“Counseling” vs “Therapy” Is There a Difference Between a Counselor and a Therapist?

A lot of people mean the same thing when they use the terms, but in California “counseling” and “therapy” may actually be very different things. Why does the California Board of Behavioral Sciences, under the direction of the California Department of Consumer Affairs, protect the terms therapy and psychotherapy? Well, there is a very good reason.

Let’s face it; anyone can give you advice about your life or relationship. But in California, to legally offer “therapy” (or psychotherapy, family therapy, individual therapy, marriage therapy, or marital therapy), a person must be a licensed clinician. This license can only be obtained by completing an eight to ten-year-long series of steps the Board of Behavioral Sciences has said are needed to provide meaningful relationship help. Here are some of those steps:

  • Complete a four-year college degree in psychology, sociology, or social work.
  • Obtain a post-graduate degree such as Clinical Psychology, Clinical Social Work, or Counseling Psychology from an accredited post-graduate program at a qualifying university (to be accredited, a program has to include specific courses in important areas of human behavior).
  • Complete a residency—student placement in a volunteer position working with troubled individuals, couples, or families under the supervision of the university.
  • Complete a minimum of 104 weeks of supervised clinical work (practicing under the direct supervision of a licensed professional in the work setting) for a minimum 3000 hours of experience across a variety of counseling settings (individual, group, family, crisis, etc).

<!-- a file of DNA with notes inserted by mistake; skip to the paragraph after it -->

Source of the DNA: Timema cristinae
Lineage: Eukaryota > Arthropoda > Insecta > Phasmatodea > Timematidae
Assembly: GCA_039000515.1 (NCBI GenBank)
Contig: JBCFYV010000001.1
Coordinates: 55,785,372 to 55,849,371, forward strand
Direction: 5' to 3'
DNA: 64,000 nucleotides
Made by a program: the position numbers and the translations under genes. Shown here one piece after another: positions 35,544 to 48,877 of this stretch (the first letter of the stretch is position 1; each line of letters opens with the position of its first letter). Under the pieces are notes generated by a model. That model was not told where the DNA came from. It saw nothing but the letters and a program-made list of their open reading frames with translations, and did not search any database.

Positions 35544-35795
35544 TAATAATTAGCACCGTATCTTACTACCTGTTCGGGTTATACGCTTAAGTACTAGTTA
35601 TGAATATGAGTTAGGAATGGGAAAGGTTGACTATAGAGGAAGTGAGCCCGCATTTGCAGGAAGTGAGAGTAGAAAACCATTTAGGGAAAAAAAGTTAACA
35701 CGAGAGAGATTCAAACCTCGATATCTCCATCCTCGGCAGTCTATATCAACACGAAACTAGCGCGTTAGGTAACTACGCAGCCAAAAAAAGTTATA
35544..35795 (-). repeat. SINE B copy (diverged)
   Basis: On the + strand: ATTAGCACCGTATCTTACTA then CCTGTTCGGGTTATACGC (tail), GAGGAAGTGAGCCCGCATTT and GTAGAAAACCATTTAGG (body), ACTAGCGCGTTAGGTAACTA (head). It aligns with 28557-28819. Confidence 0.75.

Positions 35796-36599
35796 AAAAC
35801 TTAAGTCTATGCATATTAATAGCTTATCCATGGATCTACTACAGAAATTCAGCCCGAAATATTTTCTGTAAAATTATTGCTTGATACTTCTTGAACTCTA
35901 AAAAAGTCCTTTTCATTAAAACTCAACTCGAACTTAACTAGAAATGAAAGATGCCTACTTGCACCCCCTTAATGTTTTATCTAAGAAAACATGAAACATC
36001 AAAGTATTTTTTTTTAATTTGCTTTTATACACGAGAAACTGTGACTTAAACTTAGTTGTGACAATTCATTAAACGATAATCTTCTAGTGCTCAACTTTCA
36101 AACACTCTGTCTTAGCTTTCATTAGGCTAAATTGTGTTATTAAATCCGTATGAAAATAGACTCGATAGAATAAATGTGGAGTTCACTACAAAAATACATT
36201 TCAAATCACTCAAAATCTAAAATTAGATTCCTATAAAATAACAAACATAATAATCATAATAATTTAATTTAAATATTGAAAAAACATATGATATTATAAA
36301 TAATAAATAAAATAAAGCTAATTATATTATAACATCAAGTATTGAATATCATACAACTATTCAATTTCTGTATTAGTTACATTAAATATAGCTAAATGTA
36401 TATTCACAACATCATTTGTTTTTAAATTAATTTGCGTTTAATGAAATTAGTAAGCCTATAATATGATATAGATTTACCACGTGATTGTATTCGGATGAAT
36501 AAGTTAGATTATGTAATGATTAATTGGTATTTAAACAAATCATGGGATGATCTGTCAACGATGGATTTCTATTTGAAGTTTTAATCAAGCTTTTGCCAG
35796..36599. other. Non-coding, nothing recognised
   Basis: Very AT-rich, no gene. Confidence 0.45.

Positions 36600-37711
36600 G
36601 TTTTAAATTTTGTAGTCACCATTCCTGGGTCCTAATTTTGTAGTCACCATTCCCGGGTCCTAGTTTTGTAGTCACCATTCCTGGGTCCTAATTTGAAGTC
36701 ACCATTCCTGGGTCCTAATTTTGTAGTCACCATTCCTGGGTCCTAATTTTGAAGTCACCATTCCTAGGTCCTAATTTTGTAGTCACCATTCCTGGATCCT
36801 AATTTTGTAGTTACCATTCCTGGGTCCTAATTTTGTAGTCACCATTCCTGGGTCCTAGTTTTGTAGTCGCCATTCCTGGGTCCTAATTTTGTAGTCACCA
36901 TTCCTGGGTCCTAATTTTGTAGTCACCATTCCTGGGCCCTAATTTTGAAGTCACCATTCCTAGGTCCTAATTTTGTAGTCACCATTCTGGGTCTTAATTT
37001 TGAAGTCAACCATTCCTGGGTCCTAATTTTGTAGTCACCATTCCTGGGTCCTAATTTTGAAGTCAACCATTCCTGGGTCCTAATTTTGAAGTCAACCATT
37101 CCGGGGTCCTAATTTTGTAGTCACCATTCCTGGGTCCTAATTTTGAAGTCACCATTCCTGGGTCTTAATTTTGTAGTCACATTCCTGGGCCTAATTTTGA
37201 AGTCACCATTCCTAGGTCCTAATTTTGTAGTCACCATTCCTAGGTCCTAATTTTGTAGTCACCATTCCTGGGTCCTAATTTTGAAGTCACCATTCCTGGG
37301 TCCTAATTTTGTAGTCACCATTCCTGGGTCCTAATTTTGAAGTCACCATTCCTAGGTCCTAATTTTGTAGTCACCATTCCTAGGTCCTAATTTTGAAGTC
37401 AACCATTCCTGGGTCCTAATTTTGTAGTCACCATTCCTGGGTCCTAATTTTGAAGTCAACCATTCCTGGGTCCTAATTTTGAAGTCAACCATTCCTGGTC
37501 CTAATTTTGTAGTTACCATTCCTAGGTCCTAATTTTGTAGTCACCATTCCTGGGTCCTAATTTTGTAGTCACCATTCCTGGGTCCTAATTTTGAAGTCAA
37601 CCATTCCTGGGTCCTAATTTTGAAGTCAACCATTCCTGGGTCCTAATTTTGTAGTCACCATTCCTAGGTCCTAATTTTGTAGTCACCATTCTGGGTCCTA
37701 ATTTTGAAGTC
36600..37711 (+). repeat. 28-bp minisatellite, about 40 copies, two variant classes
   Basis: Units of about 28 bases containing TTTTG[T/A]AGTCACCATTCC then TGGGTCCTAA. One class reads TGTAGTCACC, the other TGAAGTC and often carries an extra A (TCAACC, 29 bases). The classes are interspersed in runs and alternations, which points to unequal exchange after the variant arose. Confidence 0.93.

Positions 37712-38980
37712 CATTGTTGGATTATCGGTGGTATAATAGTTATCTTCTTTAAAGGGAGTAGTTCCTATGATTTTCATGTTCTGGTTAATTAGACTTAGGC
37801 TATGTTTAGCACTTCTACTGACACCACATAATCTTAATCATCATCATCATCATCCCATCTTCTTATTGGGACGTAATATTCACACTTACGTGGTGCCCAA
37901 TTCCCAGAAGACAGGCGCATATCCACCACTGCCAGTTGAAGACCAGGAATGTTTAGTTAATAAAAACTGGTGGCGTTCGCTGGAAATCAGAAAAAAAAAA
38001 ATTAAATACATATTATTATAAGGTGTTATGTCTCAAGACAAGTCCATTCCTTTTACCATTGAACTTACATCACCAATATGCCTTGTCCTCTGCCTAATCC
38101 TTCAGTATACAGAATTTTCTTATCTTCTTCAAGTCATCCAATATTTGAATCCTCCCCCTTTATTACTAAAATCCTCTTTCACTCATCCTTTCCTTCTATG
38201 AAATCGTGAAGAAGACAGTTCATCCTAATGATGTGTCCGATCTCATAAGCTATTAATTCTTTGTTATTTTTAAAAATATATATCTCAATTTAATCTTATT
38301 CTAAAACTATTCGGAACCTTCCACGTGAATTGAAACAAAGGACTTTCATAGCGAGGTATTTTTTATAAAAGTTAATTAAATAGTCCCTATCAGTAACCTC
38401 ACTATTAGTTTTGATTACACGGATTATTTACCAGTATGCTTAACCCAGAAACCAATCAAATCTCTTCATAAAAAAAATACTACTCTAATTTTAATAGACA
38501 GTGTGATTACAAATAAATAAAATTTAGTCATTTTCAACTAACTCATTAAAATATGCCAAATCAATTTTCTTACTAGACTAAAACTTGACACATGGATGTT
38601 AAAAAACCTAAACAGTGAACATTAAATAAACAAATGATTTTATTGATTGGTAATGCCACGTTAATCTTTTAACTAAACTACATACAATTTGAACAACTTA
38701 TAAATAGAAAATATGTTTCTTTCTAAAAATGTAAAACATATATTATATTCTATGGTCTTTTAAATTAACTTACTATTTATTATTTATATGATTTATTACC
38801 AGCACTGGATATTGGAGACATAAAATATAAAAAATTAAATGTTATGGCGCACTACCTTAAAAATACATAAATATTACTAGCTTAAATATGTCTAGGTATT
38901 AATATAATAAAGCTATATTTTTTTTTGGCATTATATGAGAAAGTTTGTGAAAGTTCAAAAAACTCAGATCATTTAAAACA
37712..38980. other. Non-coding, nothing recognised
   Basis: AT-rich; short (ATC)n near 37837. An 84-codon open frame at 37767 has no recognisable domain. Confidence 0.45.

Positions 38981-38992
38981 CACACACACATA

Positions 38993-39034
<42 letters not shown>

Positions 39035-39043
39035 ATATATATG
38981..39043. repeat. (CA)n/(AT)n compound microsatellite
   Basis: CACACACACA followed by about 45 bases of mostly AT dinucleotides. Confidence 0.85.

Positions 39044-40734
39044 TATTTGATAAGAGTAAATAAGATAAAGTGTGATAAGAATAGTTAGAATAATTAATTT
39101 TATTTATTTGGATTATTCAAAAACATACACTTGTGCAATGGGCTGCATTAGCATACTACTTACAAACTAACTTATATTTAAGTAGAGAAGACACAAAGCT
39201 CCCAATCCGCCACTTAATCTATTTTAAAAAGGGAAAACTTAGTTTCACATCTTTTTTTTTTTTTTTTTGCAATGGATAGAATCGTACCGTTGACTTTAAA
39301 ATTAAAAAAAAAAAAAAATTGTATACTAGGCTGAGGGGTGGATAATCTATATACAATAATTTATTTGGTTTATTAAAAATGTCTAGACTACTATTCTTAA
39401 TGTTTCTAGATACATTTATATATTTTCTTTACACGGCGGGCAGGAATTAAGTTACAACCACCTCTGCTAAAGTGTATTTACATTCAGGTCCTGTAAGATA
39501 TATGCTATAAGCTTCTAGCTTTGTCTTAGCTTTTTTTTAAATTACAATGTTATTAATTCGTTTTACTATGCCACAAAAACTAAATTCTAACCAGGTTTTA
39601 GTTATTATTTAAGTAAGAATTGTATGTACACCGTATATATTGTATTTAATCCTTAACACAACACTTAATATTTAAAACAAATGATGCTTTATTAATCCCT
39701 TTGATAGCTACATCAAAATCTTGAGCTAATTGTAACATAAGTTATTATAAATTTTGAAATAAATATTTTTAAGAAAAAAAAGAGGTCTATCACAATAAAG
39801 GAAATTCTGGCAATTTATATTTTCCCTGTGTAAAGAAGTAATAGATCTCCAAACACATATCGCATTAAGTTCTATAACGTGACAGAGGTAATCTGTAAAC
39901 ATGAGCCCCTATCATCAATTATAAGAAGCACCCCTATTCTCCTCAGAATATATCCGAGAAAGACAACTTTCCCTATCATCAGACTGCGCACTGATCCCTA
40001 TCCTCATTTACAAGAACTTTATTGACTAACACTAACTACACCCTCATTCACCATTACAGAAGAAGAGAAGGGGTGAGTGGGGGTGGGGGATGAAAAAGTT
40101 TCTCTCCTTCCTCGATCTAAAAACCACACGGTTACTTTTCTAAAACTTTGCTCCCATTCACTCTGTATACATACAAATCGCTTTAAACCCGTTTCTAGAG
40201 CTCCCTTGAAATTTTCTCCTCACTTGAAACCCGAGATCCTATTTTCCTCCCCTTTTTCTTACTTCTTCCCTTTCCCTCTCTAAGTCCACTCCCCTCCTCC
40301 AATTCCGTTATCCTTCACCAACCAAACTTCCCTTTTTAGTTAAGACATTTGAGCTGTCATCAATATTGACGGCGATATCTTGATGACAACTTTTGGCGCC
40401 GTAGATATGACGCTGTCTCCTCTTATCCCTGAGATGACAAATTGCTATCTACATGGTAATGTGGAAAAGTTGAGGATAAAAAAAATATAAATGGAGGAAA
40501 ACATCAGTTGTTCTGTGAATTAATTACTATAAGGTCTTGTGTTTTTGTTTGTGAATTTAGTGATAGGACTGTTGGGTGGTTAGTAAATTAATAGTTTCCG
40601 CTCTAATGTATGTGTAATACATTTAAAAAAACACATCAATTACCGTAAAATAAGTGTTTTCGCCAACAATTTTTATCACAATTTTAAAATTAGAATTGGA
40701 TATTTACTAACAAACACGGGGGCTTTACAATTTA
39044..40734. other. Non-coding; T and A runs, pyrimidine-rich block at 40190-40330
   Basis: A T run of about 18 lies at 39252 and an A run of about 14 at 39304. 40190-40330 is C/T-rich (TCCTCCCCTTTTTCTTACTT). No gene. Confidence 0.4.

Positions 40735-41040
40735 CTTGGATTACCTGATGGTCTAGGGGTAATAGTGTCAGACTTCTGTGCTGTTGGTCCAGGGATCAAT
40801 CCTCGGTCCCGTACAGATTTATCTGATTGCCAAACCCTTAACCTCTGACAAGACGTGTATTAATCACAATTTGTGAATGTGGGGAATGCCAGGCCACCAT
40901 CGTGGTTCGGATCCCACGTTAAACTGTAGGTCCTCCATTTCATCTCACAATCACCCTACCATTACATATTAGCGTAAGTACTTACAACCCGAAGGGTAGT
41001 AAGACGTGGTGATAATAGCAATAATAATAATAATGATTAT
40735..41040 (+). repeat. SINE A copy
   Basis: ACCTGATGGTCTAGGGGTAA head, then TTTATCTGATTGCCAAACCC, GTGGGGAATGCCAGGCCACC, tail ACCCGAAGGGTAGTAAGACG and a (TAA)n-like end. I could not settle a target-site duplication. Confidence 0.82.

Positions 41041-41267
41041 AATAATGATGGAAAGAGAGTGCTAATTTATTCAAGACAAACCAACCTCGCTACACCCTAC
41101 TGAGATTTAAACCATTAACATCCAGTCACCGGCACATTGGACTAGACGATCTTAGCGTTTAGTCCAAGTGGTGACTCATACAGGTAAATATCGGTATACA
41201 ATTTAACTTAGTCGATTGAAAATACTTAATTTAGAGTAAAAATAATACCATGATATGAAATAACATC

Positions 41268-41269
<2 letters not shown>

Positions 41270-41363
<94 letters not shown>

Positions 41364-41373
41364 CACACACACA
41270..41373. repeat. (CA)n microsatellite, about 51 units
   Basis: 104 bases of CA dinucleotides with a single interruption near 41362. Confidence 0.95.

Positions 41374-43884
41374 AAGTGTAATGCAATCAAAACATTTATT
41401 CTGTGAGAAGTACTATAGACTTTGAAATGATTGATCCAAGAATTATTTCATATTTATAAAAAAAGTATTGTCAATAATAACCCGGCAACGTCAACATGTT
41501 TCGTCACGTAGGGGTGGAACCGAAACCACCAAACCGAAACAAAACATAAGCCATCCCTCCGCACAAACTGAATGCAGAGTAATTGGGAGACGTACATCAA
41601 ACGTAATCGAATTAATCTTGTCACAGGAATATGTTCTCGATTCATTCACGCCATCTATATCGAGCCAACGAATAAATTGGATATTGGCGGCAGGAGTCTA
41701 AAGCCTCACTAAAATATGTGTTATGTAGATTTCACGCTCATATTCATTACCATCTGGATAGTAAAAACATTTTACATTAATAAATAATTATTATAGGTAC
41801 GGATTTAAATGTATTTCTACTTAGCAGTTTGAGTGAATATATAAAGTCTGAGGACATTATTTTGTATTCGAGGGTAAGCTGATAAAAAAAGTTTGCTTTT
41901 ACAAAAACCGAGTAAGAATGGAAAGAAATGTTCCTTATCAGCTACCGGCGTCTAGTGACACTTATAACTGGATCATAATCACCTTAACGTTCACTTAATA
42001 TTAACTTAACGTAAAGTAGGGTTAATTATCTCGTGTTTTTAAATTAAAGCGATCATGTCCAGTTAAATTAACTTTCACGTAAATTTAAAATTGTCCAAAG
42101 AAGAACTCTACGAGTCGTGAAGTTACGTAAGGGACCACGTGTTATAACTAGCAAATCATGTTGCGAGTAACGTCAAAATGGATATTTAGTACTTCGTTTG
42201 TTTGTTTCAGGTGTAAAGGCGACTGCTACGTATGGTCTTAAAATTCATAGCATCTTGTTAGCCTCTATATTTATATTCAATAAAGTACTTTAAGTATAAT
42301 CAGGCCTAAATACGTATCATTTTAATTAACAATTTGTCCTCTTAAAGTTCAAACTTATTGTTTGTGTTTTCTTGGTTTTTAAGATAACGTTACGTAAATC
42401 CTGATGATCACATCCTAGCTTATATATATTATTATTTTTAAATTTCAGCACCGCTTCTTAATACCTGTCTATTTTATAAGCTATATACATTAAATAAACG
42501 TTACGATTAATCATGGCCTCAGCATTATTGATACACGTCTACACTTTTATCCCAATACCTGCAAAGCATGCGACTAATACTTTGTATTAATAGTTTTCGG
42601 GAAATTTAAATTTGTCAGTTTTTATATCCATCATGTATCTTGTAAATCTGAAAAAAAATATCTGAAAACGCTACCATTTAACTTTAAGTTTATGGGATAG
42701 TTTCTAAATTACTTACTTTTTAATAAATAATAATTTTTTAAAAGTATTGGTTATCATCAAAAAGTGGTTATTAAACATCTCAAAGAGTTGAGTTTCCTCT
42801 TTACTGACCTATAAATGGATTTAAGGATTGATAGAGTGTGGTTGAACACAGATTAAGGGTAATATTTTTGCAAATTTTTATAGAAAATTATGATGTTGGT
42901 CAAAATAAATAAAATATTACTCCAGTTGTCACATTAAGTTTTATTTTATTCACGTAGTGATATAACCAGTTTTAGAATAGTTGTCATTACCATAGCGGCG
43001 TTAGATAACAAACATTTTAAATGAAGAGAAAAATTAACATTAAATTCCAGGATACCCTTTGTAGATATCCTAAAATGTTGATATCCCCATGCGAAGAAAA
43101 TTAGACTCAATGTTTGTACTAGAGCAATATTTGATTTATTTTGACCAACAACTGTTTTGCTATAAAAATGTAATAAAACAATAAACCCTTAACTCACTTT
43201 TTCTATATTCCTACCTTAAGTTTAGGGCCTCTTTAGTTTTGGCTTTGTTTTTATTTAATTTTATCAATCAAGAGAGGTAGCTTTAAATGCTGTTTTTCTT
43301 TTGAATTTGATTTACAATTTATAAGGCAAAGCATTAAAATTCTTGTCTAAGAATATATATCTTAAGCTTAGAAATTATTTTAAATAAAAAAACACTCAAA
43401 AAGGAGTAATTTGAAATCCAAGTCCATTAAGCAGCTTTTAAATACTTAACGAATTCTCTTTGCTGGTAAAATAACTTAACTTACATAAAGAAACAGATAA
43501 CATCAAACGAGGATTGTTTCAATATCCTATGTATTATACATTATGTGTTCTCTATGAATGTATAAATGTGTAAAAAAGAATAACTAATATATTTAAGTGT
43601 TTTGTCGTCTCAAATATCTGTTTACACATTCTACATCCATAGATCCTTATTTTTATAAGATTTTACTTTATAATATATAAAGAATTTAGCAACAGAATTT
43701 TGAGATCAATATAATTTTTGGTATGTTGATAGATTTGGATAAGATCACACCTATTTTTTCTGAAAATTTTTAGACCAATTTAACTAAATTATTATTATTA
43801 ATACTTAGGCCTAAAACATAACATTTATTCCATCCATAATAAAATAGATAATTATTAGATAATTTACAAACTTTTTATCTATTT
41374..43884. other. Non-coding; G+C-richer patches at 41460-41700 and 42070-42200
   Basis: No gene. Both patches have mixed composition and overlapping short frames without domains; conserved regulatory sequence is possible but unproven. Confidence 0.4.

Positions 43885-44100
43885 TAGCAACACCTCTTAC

• Pass a series of oral and or written examinations designed to test candidates’ ability to remember and apply the information obtained to specific cases.
  • In order to stay current with the latest scientific information, continue to attend at least 18 hours of additional classes every year licensed.

The Board of Behavioral Sciences and the Department of Consumer Affairs protects the terms “therapy” and “psychotherapy” so people won’t get confused about what they’re getting. After all, anyone can offer marriage or relationship advice. Certain people without any of the above training and preparation can even offer marriage counseling. But in California, only a licensed professional, who continues to meet all the above standards, can offer therapy, psychotherapy, marriage therapy, or marital therapy.

When it is as important as your life, where do you want to go for help?


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